Cantering Help: Fast And Rough Canter Departures

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Question: Julie, I have a question that I am hoping you can help me with. My gelding canters on the lunge line with no problem. However, when I am riding, it is difficult to make him take up the canter. And, then when he does, he takes off very fast. Do you have any suggestions on how to train him to be more willing and consistent? Also, is there anything I can do to make him more collected at the canter? I would like to slow him down a bit. Thanks for your help. I appreciate it!

Sincerely,

Elizabeth

Answer: Elizabeth,

The behaviors you describe are typical of a horse that is afraid of the canter transition. Some horses have been hurt so many times in the canter departure by the rider hitting him them in the mouth and slamming down on their backs, that they become emotional train wrecks when asked to canter. They throw their heads up in the air and run off; running in fear of the pain they are sure is coming. It is a self-defeating behavior that soon becomes a self-fulfilling prophesy for the horse because it causes the rider to stiffen and hold the reins tighter, which in turn causes the rider to hit the horse in the mouth and back.

However, before starting on a training solution, you’ll have to rule out any physical cause for the problem and this is also very common in canter departure problems. Could be a saddle fit issue, a chiropractic issue or even lameness. Have your vet or another qualified professional examine your horse and saddle fit and once you have ruled out any physical cause, you can look to a training solution.

Here’s what I’d do to fix the problem of a horse that is scared and reactive during the canter departure: first, I’d work the horse at the trot, until I can trot on a totally loose rein with his head down and at a slow, steady speed (if this is a problem, you’ll need to back up and work more at the trot with the exercises for slowing down you’ll find in my Training Library). Then I would give my canter cue softly and in slow motion, (outside leg, lift my inside hand slightly then push with my seat for the cue to canter) leaving the reins loose. If the horse throws his head up in the air and takes off, I just let him go, then gently and slowly pick up on the inside rein to bring him gradually onto a large circle, which will discourage his speed. Continue at the canter until he slows down and relaxes, then let him come back to a nice easy trot.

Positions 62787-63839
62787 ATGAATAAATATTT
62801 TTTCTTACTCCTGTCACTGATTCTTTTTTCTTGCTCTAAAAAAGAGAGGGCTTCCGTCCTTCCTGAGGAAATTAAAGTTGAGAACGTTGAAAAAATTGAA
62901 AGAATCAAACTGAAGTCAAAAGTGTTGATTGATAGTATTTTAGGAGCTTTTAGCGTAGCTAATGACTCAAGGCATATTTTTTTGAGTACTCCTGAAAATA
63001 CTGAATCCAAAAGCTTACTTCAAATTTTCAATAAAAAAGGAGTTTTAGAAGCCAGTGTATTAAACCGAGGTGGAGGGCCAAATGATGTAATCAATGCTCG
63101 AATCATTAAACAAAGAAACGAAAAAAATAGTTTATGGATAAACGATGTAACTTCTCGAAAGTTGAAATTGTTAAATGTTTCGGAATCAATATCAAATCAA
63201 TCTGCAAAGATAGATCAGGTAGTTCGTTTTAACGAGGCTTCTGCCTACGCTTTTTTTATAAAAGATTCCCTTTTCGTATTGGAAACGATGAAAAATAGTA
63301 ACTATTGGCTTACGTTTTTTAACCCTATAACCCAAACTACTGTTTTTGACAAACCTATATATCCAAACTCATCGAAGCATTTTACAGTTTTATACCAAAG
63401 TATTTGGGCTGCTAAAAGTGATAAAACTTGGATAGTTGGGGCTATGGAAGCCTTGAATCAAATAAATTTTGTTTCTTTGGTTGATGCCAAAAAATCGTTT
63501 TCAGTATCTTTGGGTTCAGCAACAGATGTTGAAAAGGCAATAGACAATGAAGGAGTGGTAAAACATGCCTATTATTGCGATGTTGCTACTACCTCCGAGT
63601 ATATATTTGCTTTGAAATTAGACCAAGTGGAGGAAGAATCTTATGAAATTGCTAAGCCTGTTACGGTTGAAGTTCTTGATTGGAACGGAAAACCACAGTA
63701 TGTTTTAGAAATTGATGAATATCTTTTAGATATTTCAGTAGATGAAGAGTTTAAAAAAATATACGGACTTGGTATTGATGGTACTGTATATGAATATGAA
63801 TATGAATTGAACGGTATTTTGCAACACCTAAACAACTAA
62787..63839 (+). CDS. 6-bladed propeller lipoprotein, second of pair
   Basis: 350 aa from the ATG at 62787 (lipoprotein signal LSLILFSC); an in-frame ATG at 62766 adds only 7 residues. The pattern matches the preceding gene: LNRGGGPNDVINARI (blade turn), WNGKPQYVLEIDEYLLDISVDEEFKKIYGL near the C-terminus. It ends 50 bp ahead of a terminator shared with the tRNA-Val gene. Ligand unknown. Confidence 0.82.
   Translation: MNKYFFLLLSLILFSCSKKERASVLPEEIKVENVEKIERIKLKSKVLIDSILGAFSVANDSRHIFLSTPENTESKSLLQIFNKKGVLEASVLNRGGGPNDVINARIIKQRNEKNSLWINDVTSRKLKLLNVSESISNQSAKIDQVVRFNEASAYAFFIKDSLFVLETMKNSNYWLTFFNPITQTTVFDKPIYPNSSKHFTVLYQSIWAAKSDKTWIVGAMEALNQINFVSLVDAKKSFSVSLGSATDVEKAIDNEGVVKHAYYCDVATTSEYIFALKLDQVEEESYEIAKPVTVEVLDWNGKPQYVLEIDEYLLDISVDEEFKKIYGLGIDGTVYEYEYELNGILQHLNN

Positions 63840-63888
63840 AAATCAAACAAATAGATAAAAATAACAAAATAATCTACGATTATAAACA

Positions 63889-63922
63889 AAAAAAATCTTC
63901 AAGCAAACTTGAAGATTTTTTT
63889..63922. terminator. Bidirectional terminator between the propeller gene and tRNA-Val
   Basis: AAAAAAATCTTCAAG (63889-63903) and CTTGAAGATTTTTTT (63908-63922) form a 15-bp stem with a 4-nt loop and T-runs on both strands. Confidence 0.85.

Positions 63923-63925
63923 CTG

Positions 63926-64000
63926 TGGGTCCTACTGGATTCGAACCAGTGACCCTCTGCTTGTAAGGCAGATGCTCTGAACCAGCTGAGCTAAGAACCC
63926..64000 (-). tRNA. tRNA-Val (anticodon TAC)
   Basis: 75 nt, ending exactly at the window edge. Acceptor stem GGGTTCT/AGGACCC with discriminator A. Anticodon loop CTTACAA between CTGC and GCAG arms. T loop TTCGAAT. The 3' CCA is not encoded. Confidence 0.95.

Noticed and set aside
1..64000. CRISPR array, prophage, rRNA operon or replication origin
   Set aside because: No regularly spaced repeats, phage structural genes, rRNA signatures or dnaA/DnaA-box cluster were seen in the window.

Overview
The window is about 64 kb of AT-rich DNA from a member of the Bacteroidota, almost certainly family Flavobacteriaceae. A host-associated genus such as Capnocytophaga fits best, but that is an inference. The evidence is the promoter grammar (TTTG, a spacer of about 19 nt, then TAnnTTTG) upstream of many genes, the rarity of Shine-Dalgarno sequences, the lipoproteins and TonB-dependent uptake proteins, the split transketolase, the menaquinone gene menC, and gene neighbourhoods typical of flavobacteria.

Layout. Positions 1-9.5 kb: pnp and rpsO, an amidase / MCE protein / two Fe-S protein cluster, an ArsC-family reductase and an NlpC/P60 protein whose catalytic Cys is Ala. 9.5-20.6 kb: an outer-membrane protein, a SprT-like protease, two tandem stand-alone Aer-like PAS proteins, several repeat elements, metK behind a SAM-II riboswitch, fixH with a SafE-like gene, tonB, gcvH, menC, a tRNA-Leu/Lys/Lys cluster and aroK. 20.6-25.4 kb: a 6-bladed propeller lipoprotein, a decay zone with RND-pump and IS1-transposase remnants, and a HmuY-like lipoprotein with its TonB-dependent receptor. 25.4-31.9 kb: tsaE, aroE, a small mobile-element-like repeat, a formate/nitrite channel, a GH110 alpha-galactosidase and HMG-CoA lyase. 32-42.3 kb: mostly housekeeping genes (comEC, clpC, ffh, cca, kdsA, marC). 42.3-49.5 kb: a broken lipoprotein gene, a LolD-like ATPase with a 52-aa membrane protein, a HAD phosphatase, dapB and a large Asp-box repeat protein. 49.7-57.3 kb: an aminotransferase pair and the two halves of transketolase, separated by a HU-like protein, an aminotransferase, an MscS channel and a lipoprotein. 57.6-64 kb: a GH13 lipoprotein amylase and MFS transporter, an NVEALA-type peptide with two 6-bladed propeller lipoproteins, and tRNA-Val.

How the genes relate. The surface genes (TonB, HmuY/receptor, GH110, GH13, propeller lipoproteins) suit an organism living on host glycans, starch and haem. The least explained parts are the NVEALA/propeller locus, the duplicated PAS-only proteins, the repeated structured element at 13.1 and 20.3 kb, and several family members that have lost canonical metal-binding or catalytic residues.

I would repeat this exercise on a loose rein again and again until he learns to trust that his mouth will not be hurt in the upward transition to the canter and therefore loses his fear of the transition. Surprisingly, some horses will figure it out right away with the right rider, but if it is an engrained pattern in both horse and rider, this problem can be difficult to overcome. It will help if the horse can learn the correct response from a skilled rider. This is not an easy problem to fix unless you have solid riding skills and confidence riding at speed.
This problem is addressed in my canter video, along with the actual mechanics and timing of the proper cue for canter departures. It is in volume 4 in my riding series, Goodnight’s Principles of Riding, Canter with Confidence. You can order online http://www.juliegoodnight.com/products.html or call 800-225-8827, M-F, 9-5 mtn.

Once you have fixed the canter departure, and your horse is stepping smoothly into the canter, you can start thinking about collection. Before working on collection at the canter, you should be able to work your horse on a loose rein in an extended frame or on a short rein in a collected frame at the walk and trot, and have him maintain a steady speed, rhythm and frame.

You’ll need to have the ability to sit the trot and canter well and feel the rhythm of the gait in your seat and legs. You’ll need steady hands and to learn to use your reins in an alternating rhythm in timing with your seat and legs and your horse’s hind legs. If you can do all of this, you are ready to work on collection.

First you must learn what collection is, how to ask for it and how to know when you get the desired response so that you can reward your horse for his efforts with a release. All of this is explained in detail in volume 5 in my riding series, Refinement and Collection. There are also many articles on my website that explain proper riding technique and how to feel the timing of the aids for collection.

It will take time and patience for your horse to gain confidence in the canter departure and you’ll have to work to improve your riding at the same time. But if you work with patience and persistence, you’ll get there.

Enjoy the ride,

JG

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